Perhaps the silence of God is not really the ABSENCE of God.  Perhaps what Job needed, and what we need from time to time, is an opportunity to express, to voice our sorrow and pain and hopelessness to God, not so that God will know how we feel (God already knows) but so that WE can begin to understand our role in relationship to God, so that we can realize, finally, that we are not in control and that God is not some divine bell boy who comes everytime we ring.

God’s silence is, in fact, a kind of presence. Silence is a strange way that offers us the opportunity to remind each other what we believe, that allows us to listen to ourselves, to hear our own arguments, to tire of our control and to, ultimately, surrender everything we think we need, to God.

So how do we go about living with hope, living with expectation of God’s answer, even when we can’t seem to hear anything?

Well, that is where you come in.  Each and every one of you.  Job didn’t have a community of people who helped him remember that God was there, even when he was not receiving an answer to his questions.  All the people around him added to his pain; none of them held a banner of hope for Job.  In the darkest, most quiet moments of his suffering, Job did not have any loving voices to surround him and to remind him of God’s everlasting love.

When God is silent, when my heart is aching because I cannot hear a word of comfort or direction from God, I need you.  I need all of you to remind me that God’s silence does not mean God is absent.  I need your voices to remind me and to hold me accountable when I begin to buy into the falsehood that God should be available for me whenever I snap my fingers, whenever I feel that God should show up and give me an answer.

The church represents over 2000 years of people who, embracing their questions, have offered them back to God, over and over again, until the cacophony of voices blends together to form a sure and beautiful confession.  We call each other to remember, over and over, that God is here, that God is loving, and that there is never a time when God has abandoned us.

One of the greatest modern thinkers on the absence of God is nobel prize winning writer, Elie Weisel.  His life is a story of listening for God, finding nothing but silence, and slowly making his way back to faith, surrounded by people who, even in the face of horror and suffering, affirmed that God was alive, God was listening, God was there.

When Elie Wiesel was 14, Nazi soldiers took him and his family, crammed them onto a railroad car, separated men from women.  Boys went with fathers, girls with mothers. Families were divided, never to see each other again. Freedom disappeared.  Night came.  Even the days were covered with darkness. God appeared to be absent; Weisel’s family was killed, and slowly, Elie Wiesel’s faith died.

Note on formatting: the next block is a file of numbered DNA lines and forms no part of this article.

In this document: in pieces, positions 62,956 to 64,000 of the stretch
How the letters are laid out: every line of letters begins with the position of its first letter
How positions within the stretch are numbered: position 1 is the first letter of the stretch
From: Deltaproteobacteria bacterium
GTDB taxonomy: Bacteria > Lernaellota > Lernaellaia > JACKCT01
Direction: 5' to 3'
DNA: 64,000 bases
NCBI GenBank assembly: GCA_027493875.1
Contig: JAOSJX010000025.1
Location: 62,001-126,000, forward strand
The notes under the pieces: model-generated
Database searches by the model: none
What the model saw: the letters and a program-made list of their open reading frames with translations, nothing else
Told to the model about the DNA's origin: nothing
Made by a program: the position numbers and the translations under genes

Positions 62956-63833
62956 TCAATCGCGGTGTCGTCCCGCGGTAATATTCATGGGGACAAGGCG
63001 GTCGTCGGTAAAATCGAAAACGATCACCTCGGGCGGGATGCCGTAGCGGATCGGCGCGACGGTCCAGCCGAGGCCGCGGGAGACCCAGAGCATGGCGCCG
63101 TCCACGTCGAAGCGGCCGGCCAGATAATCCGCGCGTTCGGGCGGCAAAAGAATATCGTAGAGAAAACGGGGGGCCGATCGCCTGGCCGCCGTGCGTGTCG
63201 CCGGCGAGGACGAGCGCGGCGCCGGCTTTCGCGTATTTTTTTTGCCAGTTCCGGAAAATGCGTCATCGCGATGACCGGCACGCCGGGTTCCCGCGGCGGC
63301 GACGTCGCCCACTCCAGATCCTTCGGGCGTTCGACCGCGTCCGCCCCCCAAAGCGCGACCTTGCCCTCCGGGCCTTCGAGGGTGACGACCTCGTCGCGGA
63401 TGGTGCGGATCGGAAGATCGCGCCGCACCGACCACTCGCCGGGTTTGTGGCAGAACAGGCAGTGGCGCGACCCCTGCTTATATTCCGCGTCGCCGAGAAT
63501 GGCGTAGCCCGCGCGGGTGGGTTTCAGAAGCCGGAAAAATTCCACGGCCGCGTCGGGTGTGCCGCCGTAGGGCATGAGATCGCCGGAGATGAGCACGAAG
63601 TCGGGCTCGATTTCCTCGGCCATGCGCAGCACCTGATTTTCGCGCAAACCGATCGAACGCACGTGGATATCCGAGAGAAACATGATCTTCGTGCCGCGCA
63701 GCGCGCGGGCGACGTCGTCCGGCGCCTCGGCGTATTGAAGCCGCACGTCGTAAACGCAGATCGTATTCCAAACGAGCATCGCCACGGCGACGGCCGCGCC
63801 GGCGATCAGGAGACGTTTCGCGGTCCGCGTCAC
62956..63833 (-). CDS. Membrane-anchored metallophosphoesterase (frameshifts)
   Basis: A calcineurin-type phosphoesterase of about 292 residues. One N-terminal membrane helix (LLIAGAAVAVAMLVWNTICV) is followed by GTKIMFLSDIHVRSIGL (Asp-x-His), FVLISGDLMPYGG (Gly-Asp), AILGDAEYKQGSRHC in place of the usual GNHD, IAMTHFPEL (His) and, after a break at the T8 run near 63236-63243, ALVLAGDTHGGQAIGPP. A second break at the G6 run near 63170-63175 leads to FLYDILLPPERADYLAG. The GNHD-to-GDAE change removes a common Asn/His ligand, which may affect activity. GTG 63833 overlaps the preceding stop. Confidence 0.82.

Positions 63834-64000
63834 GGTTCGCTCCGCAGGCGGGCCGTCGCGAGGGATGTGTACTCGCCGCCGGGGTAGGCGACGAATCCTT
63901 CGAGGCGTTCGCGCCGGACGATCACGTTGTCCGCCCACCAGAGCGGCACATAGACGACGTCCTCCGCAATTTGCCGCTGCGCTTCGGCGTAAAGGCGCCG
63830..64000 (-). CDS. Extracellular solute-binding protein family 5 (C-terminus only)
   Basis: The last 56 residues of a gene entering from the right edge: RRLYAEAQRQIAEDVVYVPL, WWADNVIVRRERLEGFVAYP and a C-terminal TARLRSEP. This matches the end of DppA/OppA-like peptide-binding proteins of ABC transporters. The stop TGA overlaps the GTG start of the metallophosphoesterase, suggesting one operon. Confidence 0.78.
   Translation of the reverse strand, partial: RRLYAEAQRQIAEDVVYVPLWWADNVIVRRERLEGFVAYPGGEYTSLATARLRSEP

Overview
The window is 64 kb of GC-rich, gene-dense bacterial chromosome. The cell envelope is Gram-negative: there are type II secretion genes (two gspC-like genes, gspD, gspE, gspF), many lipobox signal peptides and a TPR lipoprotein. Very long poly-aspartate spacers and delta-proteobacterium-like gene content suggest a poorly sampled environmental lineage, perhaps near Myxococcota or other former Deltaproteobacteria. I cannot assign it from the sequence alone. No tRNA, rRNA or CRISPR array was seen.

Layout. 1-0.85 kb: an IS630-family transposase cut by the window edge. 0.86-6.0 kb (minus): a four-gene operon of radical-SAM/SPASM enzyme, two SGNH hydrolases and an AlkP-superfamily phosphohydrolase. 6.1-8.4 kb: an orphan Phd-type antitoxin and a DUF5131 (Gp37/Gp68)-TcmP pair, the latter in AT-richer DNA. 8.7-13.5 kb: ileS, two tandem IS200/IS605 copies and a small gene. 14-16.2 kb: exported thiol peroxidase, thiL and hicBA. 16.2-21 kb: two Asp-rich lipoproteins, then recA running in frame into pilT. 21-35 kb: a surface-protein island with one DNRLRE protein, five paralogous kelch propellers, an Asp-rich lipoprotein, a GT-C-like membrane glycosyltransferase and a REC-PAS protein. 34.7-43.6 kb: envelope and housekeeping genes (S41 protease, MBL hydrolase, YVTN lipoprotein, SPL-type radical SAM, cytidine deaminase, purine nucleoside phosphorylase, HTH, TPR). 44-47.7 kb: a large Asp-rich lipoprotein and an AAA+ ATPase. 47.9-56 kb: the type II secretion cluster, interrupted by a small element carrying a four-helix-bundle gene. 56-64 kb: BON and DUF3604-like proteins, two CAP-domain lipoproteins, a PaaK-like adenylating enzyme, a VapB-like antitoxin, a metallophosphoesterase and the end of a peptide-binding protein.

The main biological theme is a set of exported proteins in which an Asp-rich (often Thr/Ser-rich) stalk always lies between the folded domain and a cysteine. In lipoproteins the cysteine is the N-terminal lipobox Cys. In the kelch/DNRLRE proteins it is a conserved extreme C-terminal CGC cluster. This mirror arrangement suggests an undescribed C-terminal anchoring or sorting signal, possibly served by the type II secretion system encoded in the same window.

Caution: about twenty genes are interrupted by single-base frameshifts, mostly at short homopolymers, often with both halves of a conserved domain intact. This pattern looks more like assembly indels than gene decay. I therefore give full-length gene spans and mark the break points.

By age 15, Elie Wiesel began to pray Psalm 22.  “My God, my God, why have you forsaken me?  Why are you so far from helping me?”

Elie Wiesel’s book Night tells of his journey of faith through the dark night of the soul.  In one memory, Weisel recalls celebrating Rosh Hashanah, the Jewish New Year, in the concentration camp where he was held.  The leader would cry out, “Bless the Eternal, Blessed be the name of the Eternal!”  Weisel would think, “Why?  Oh why should I bless Him?”  Wiesel could only think of all the misery and death and pain that surrounded him and wonder where God was.  But still, he heard the voices rising, “All the earth and the Universe are God’s!  All creation bears witness to the Greatness of God!”  Even as his faith was slowly dying, Weisel heard the voices of those who refused to believe God was absent or impotent.  At age 15, he heard these proclamations of faith, and they followed him all the way through utter despair and disbelief back, finally, to faith.  The faith of those around him carried him through.

At age 16, Elie Wiesel was liberated; eventually, he came to this country to live. In 1986, he was awarded the Nobel Peace Prize. In his speech accepting that honor, he affirmed strong faith in God.  Listen to the words of faith coming from the heart of someone who had suffered profoundly, doubted the existence, never mind the goodness, of God, and yet emerged with hope.  He began his acceptance speech as follows:

Words of gratitude. First to our common Creator. This is what the Jewish tradition commands us to do. At special occasions, one is duty-bound to recite the following prayer: “Blessed be Thou for having sustained us until this day.”

I remember: it happened yesterday, or eternities ago. A young Jewish boy discovered the Kingdom of Night. I remember his bewilderment, I remember his anguish. It all happened so fast. The ghetto. The deportation. The sealed cattle car. The fiery altar upon which the history of our people and the future of mankind were meant to be sacrificed.

It is in his name that I speak to you and that I express to you my deepest gratitude as one who has emerged from the Kingdom of Night. We know that every moment is a moment of grace, every hour an offering; not to share them would mean to betray them.

For Elie Weisel, sharing the suffering reminded him that God is never truly absent.  God’s silence is not God’s absence.

God is with us, as God was with Job and and with Elie Wiesel, even when we cannot hear the answer of God. And, when God seems absent, we can look all around us and see lives of experience and faith, a community of living, breathing ambassadors of God’s grace.  All around us are people who will touch a hand, wipe a tear, remind us we are not alone, our community, who will show true colors of perseverence and presence and be true friends who will abandon trite phrases, pick up the overflowing laundry basket, and wait with us until we remember that God will never leave us.

For this we say: thanks be to God.